In addition, posting relatively small text links to try to encourage people to adopt when they are on a site with the express intent of purchasing a dog of a particular breed and age is, I would suggest, unlikely to be very successful. In fact, the only place I even see adoption mentioned is a small text link under the search box which I would feel most site users are unlikely to even notice. Personally I would assume it was just some kind of disclaimer or help link and ignore it. Contrast that to the way the prices on each ad stand out – no missing those!
Have Dogs Trust Ireland been provided the independently verifiable number of visitors who follow this adoption link as a percentage of the overall visitors to this page so you can judge its effectiveness yourself and if so, can you please share that figure to put our concerns to rest? Has any A/B testing been done of alternative layouts with the aim of improving this percentage? Since you are polishing DoneDeal’s halo with the reputation of your organisation, I would expect at least that they are providing you empirical measurements of the success of these measures and those who fund your organisation have a right to see them.
Even on the individual listing pages, if we simply use the ratio of the area of the screen devoted to the ad itself and facilities to contact the seller and share the ad to the area devoted to animal welfare blurb and the visual interest assigned to each by the graphic design as an indicator, it is clear how much importance DoneDeal really places on the welfare of the animals it advertises. There isn’t even a call to action on this page anywhere to adopt. I note even the banner ad on the page is bigger, brighter and more graphically appealing than the animal welfare section.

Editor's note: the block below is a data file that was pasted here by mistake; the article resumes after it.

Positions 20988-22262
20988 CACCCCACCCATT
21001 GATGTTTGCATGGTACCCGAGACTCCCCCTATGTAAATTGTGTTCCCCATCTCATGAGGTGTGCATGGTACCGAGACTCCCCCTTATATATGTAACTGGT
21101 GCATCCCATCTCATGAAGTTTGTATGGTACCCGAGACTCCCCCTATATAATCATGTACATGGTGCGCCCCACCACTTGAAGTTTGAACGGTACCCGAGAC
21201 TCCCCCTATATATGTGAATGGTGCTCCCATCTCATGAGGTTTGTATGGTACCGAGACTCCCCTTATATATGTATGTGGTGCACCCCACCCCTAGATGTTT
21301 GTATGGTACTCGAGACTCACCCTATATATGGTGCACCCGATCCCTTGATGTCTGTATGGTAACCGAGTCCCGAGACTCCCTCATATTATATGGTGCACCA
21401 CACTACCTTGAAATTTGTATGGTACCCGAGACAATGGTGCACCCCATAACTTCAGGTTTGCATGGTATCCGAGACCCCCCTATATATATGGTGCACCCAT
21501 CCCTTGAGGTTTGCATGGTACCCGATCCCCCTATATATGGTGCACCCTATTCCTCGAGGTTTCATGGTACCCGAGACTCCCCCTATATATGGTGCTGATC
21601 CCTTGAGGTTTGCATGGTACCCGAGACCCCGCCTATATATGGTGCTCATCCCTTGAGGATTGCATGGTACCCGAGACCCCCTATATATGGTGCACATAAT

We are working with many organisations in this area but DoneDeal in particular has put in place measures that will improve dog welfare based on suggestions we have made.
Again I respectfully ask, what measures specifically have DoneDeal (in particular) implemented which meaningfully and positively impact the welfare of the animals it advertises. In addition who are these other organisations and is the DSPCA one of them?
Have Dogs Trust Ireland decided on some arbitrary level of abuse they are willing to accept on the DoneDeal website before they will request the suspension of ads? I ask this as Dogs Trust Ireland say they got DoneDeal to suspend the publication of classifieds in the run-up to Christmas. If this is the case, it clearly shows that Dogs Trust can modify DoneDeal’s behaviour if it chooses to.
Undoubtedly, there is more work to be done but measures like this are moves in the right direction.”
Well Mr Beazley, I will certainly give you that, there is obviously a lot more that needs to be done but I would certainly not feel we are moving in the ‘right direction’ at all when 2 of our largest animal welfare charities would row in behind a commercial venture providing a platform facilitating so much animal abuse and unscrupulous selling to unsuspecting buyers rather than support another charity with similar aims. It’s enough to make anyone wonder what exactly happened for the last 4 years between the parties from the DoneDeal blog post since DoneDeal gave the udertakings they subsequently reneged on. You can rest assured this website intends to continue playing its part moving forward on this issue.
Finally, while I can of course only speak for myself here, I have to say that when I give some of my hard earned money to a charity, I trust that that charity is operating on firm principles, not commercial/financial convenience. I hope I’m not the only one.
As always, all comments are welcome.